We started on the Left Bank, at the intersections of boulevards de Montparnasse and Raspail, beneath the shrouded statue of Honore de Balzac by Auguste Rodin, and we walked. John Baxter, author of The Most Beautiful Walk in the World, was going to take us through “The Quarter” as it was known to the American expatiate writers and poets who claimed it as their own.
In the 1860s, Emperor Napoleon III was so fearful of a revolution, he hired Prefect Georges-Eugène Haussmann to rebuild Paris. He wanted to be able to quickly move artillery anywhere in the city, and Haussmann took on the job with gusto. The dark, fetid, waste-filled streets were cleared and widened and made into boulevards. Buildings were torn down and rebuilt with an imposed aesthetic regularity—balconies across all the third and fifth floors, façade heights limited to the width of the street they fronted—that one now takes to be typical of Paris. The revolution never happened, but Napoleon’s fear turned out to be a benefit. In the post-Haussmann Paris of the 1870s, pedestrians took to the wide, sanitary boulevards with great purpose: to walk for the sheer pleasure of the promenade. This kind of leisurely strolling became known as flânerie.
Charles Baudelaire describes a flâneur in The Painter of Modern Life: “His passion and his profession are to become one flesh with the crowd. For the perfect flâneur, for the passionate spectator, it is an immense joy to set up house in the heart of the multitude, amid the ebb and flow of movement, in the midst of the fugitive and the infinite. To be away from home and yet to feel oneself everywhere at home; to see the world, to be at the centre of the world, and yet to remain hidden from the world—impartial natures which the tongue can but clumsily define.”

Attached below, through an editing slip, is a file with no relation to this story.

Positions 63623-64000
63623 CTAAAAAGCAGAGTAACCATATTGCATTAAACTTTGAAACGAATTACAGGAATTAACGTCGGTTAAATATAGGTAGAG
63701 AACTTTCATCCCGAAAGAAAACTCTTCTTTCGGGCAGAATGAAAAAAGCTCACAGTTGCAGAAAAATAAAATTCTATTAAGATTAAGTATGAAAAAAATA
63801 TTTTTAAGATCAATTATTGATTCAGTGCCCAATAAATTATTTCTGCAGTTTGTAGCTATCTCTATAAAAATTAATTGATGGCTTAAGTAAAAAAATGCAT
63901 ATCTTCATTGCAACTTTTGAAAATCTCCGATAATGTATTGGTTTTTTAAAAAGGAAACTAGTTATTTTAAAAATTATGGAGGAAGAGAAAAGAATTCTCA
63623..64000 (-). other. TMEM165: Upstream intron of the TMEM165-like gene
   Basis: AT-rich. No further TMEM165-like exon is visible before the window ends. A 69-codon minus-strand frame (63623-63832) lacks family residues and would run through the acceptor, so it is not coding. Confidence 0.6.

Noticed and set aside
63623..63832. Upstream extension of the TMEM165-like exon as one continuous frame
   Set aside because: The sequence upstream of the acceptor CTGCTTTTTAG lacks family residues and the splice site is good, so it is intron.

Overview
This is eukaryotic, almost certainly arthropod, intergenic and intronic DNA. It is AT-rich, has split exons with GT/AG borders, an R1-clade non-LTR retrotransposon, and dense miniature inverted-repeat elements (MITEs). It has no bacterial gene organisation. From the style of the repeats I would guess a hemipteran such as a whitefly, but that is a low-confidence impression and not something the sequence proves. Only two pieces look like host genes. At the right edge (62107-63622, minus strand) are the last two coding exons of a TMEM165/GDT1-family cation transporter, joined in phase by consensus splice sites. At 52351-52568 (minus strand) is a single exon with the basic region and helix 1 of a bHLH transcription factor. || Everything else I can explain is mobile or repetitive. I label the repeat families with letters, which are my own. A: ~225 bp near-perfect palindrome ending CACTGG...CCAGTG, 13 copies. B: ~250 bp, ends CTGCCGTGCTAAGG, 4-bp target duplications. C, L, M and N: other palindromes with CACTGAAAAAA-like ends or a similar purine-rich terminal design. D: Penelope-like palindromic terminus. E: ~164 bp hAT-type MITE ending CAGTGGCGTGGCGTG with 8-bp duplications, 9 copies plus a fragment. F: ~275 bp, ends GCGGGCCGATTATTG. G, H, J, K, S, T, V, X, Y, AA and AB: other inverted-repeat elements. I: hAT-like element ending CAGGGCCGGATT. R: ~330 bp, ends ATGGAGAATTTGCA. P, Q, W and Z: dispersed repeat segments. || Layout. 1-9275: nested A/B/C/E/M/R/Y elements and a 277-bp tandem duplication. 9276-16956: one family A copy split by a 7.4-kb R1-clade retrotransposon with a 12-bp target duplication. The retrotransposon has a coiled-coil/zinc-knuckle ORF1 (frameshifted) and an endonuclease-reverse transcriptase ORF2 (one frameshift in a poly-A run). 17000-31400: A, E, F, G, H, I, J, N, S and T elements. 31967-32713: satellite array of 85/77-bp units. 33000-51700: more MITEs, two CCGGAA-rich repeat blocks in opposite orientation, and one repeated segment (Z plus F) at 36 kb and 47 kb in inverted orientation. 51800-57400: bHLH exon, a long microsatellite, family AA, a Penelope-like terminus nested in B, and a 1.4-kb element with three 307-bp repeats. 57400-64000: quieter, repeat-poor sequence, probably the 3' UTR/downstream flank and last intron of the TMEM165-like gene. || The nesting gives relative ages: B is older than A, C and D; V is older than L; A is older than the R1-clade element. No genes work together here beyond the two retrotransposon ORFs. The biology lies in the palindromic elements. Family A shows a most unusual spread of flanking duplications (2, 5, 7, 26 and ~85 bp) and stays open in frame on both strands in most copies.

We strolled up the Boulevard du Montparnasse, past the Art Deco cafés that have been cemented into the city’s literary lore: Le Dôme, La Coupole, Le Rotonde, and Le Select. These cafés weren’t just 1920s equivalents of Starbucks packed with today’s would-be novelists. The kind of housing affordable to a penniless artist was squalid. There was no toilet, no bath, no heat. Writers went to a café to wash up in the facilities, take coffee, and have a warm place to work. The cafés became semi-permanent addresses for the artists who ate, drank, worked and socialized there. In fact, if an American was too drunk to tell a driver where he was staying, he would be dropped off at one of these haunts, because someone there would surely know who he was.
“If you are lucky enough to have lived in Paris as a young man, then wherever you go for the rest of your life, it stays with you, for Paris is a movable feast.” ~Ernest Hemingway
We walked down the Bd Edgar Quinet, past the Cimetière where Simone de Beauvoir and Samuel Beckett are buried among many other notable figures. We passed La Closerie des Lilas, a favorite of Henry James, Henry Miller, Leon Trotsky, Gertrude Stein and Hemingway, who wrote about the bar in A Moveable Feast. Guillaume Apollinaire read his poems there every Tuesday.
We meandered through the Luxembourg Gardens, where hundreds of others were walking or picnicking or reading or making out, and then into the Odéon quarter, where Sylvia Beach had her bohemian bookshop, Shakespeare and Company, and where she published James Joyce’s Ulysses in 1922. We finished at the apartment John shares with his French filmmaker wife, the same address where Sylvia lived with her partner Adrienne Monnier.
It was a memorable day spent in very good company, a perfect first step on a weeklong experience (or re-experience) of Paris as flâneurs. No itinerary, no agenda; just purposeful wandering through the most beautiful city in the world.